The tension was palpable as the members of Hunters Hall primary school choir shuffled onto the stage.
By Hannah Goff
BBC News education reporter
The youngsters grinned at each other nervously as their eyes focused beyond their teacher into the terrifying black of north London's Roundhouse Theatre auditorium.
The choir performed at the State of Play Festival
And as they prepared to sing for the great and the good - gathered to discuss music education policy - the words of their choir teacher Liz Bates in rehearsal must have run through their heads.
"Now listen you lot. You are going to get on that stage and you are going to sock it to them - just like you always do."
And once the piano had swelled the Dagenham school children into action - they did just that - relaxing their shoulders and shaking off the skin-pricks of nerves.
Their performance even brought tears to the eyes of a few hardened reporters in the theatre and drew a rousing response from the audience.
And just as the words of the piece they performed said they would - the youngsters felt their power growing with their song.
It is this sense of confidence that group singing brings that makes it so important for young children, Mrs Bates explains.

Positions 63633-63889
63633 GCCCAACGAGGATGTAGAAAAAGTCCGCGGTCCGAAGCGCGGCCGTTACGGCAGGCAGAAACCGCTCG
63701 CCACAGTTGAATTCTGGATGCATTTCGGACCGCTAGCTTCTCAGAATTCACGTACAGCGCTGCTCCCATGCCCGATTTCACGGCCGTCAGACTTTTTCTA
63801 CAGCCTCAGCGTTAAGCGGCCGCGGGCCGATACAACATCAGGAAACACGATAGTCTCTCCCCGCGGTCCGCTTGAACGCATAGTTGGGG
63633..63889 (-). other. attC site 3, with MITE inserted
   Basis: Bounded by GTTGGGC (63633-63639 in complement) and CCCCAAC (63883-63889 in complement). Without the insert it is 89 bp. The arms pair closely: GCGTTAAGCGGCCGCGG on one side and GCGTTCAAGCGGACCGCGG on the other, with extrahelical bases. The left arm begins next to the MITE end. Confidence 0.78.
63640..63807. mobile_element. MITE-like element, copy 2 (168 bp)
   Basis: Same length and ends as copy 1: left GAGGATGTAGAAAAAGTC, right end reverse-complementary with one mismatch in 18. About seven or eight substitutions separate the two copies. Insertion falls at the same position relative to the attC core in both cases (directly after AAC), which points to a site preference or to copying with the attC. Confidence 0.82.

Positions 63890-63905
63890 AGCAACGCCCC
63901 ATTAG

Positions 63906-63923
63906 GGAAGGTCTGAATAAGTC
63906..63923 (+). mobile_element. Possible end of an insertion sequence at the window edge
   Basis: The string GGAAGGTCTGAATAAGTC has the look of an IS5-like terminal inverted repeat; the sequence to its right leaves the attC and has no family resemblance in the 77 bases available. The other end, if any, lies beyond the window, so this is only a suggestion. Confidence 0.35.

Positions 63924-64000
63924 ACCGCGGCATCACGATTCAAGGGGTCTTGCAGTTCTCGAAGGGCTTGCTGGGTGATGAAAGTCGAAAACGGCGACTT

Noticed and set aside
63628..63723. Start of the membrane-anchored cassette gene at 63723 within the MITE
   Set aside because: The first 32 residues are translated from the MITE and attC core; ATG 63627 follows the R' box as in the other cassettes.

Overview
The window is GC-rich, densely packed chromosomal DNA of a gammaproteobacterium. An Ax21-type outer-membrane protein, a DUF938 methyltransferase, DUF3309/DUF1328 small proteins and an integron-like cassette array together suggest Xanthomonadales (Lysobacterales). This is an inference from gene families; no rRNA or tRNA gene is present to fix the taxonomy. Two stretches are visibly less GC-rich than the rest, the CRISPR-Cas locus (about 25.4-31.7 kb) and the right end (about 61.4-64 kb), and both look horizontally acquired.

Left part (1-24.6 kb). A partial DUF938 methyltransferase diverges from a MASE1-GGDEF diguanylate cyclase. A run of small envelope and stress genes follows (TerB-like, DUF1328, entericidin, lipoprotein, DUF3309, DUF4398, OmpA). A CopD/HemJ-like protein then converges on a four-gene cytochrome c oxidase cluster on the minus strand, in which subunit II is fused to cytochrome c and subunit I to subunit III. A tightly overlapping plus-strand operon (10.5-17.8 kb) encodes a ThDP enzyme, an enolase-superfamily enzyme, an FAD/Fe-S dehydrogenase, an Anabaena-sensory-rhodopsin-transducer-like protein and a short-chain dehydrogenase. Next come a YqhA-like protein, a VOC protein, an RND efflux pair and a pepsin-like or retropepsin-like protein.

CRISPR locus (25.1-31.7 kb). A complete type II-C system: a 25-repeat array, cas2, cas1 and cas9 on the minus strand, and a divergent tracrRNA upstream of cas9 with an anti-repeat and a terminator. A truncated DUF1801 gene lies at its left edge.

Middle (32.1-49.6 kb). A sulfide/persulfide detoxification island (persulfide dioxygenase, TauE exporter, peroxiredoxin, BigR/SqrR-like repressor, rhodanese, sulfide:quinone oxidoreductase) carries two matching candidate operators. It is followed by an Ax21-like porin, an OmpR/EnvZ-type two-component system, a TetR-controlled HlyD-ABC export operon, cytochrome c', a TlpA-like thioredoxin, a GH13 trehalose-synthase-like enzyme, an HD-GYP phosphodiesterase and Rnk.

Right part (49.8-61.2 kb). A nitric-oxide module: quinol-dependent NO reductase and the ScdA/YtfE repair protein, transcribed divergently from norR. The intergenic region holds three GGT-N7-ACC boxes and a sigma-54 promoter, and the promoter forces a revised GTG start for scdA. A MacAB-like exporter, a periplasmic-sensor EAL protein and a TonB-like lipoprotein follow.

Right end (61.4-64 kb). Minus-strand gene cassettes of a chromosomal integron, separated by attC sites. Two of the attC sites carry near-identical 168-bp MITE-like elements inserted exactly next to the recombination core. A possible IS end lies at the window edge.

"Because they grow in confidence, it aids so many of their other subjects. They know they are achieving something and they enjoy the performance."
She adds: "It's an opportunity for the boys as well as the girls. As many boys want to join the choir as want to join the football team.
"The choir has become a very central thing - it holds the school together to be honest."
Nine-year-old Joe says being part of the choir gives him a sense of responsibility.
Music provides an escape for some youngsters, says Mrs Bates
"It's like we are representing everyone. We are doing a very important thing for the school because we are giving it a good reputation."
He is delighted to hear that extra money is to be spent on choirs in schools around the country, so that others can do what he does so well.
For Education Secretary Alan Johnson, who popped in to have his photo taken with the choir before giving his speech, it is the way music learning feeds into and boosts other subjects that is especially important
"We've made the link between sport and healthy eating - the same link can be made with music.
"Music can enhance academic attainment."
"It's important for all children - but it is more important for children from deprived backgrounds to have access to music because these are the children who may not get the same opportunity to listen to music at home," he adds.
The education secretary drops in for a photo call with choir members
This is something with which Mrs Bates agrees.
"A lot of these children have got really difficult backgrounds. They're having to deal with that as well as not having a lot of parental support.
"The choir gives them something outside all that."
Ahead of the performance, 10-year-old Sope denies being daunted by the big occasion.
Shrugging off any suggestion of nerves she says: "We're pretty used to going on stage.
"I've been singing in the choir since I joined the school.
"Why do I like doing it? Because it makes me happy."